Will the Irish ever be able to again exist as their own race?

In class conversations about the Green Atlantic, many conversations centered around the idea of the Irish becoming white, whether it was on the first day of class in discussion of Baldwin’s work, or the latest class while reviewing “Aren’t We a Little White for that Kind of Thing.” This idea in itself is an interesting one—there are many proposed answers to explain this phenomenon of the Irish facing a similar oppression that Black people faced, whether it be their appearance that sets them apart or their use of Black people as an “outgroup” to establish themselves in the “in group” of white people. However, I noticed that in all of these conversations, Irish people exist somewhere on a spectrum between black and white. 

A prime example of this is found in “Aren’t We a Little White for that Thing,” when Onkey wrote that “In Ireland, blackness becomes a foil for the Irish to explain their experience of colonial oppression, to define a transatlantic antiracist, anticolonial identity. In the United States, however, blackness becomes a negative foil, used by Irish-Americans to distance themselves from African Americans in order to assimilate into mainstream white American society” (Onkey 2). Here, Onkey nails the head on what I interpret as a serious issue for the Irish identity: whether trying to become closer to blackness in Ireland for an explanation of antiracism, or further from blackness to become closer to whiteness, the Irish do not stand on their own as their own racial identity. They are always a function of either blackness or whiteness.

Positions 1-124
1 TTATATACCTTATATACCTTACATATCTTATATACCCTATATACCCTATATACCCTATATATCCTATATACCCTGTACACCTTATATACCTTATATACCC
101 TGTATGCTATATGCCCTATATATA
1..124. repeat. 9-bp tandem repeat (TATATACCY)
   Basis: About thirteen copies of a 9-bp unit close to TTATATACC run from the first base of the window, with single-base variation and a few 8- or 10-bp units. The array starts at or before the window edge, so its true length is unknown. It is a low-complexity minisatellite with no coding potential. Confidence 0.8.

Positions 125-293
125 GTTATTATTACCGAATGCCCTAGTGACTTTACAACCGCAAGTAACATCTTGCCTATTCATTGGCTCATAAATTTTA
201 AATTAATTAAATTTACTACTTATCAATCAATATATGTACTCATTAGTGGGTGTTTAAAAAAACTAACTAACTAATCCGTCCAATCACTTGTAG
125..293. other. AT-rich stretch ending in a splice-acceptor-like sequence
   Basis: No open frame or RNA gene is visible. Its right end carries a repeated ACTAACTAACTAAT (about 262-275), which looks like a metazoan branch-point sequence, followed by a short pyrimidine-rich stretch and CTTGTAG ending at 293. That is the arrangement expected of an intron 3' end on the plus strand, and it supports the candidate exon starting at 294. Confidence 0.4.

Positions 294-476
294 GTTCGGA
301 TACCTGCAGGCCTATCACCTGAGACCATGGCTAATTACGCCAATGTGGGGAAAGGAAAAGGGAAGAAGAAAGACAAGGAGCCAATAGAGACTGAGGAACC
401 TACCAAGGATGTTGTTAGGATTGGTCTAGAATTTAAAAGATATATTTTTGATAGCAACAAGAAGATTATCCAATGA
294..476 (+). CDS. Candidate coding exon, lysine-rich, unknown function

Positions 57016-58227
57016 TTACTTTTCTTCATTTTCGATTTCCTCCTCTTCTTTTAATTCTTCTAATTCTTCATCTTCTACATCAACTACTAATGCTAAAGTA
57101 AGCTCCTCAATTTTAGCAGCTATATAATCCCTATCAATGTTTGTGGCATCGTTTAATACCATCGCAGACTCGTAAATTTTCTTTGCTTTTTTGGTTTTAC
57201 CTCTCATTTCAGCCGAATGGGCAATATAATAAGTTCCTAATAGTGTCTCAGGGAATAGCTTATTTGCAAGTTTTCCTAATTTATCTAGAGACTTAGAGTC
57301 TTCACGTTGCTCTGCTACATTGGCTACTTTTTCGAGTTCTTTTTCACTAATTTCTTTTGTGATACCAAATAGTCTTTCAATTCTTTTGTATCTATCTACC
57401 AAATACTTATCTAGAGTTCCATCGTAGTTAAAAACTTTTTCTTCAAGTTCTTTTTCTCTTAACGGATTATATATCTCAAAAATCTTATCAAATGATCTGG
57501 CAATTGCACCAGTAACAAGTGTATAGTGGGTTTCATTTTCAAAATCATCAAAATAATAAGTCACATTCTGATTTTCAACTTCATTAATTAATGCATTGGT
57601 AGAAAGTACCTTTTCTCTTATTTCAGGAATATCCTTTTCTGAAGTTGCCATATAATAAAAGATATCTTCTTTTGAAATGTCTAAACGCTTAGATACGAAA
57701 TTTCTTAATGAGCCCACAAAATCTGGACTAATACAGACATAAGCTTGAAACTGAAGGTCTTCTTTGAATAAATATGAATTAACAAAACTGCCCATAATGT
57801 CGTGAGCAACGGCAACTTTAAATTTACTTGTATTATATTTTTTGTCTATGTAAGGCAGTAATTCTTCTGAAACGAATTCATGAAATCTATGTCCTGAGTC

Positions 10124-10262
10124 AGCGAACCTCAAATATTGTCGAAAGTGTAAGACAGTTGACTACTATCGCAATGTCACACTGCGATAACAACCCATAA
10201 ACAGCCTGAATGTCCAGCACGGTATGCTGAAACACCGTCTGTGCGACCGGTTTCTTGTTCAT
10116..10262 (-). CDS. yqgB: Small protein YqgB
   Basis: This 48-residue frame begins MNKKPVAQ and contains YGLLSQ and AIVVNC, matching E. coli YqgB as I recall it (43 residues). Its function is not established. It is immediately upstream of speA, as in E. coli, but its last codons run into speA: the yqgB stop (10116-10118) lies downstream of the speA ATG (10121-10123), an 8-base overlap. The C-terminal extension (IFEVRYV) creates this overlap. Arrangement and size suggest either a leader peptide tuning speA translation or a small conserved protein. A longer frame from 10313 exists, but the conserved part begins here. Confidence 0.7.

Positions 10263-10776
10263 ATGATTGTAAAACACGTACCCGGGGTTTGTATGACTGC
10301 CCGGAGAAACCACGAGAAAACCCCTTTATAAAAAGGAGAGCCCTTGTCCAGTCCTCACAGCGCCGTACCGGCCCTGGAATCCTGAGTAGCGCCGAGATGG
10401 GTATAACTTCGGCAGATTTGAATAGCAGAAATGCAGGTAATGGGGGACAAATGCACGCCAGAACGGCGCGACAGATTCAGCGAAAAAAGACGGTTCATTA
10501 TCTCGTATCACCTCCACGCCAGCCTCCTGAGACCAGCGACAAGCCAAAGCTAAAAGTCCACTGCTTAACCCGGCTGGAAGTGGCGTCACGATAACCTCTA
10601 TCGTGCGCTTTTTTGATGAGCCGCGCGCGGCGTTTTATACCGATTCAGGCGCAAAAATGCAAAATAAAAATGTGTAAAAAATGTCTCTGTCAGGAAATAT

It is interesting to use this conclusion of the Irish as “trapped” between black and white identities to provide possible conclusions on whether this accounts for the appropriation of Irish culture discussed in class. In The Irish in Us, Diane Negra seems to think so, but writes that “Irish Americans’ rediscovery of their ethnicity, so long obscured by the muck of green beer and shamrocks, certainly has the potential to be a healthy antidote to the ‘identity panic’ Gitlin has described” (Negra 27). Negra’s comment leaves me hopeful that the Irish identity is not permanently trapped between the spectrum of black and white for consumption on either side, and that the race can be on its own.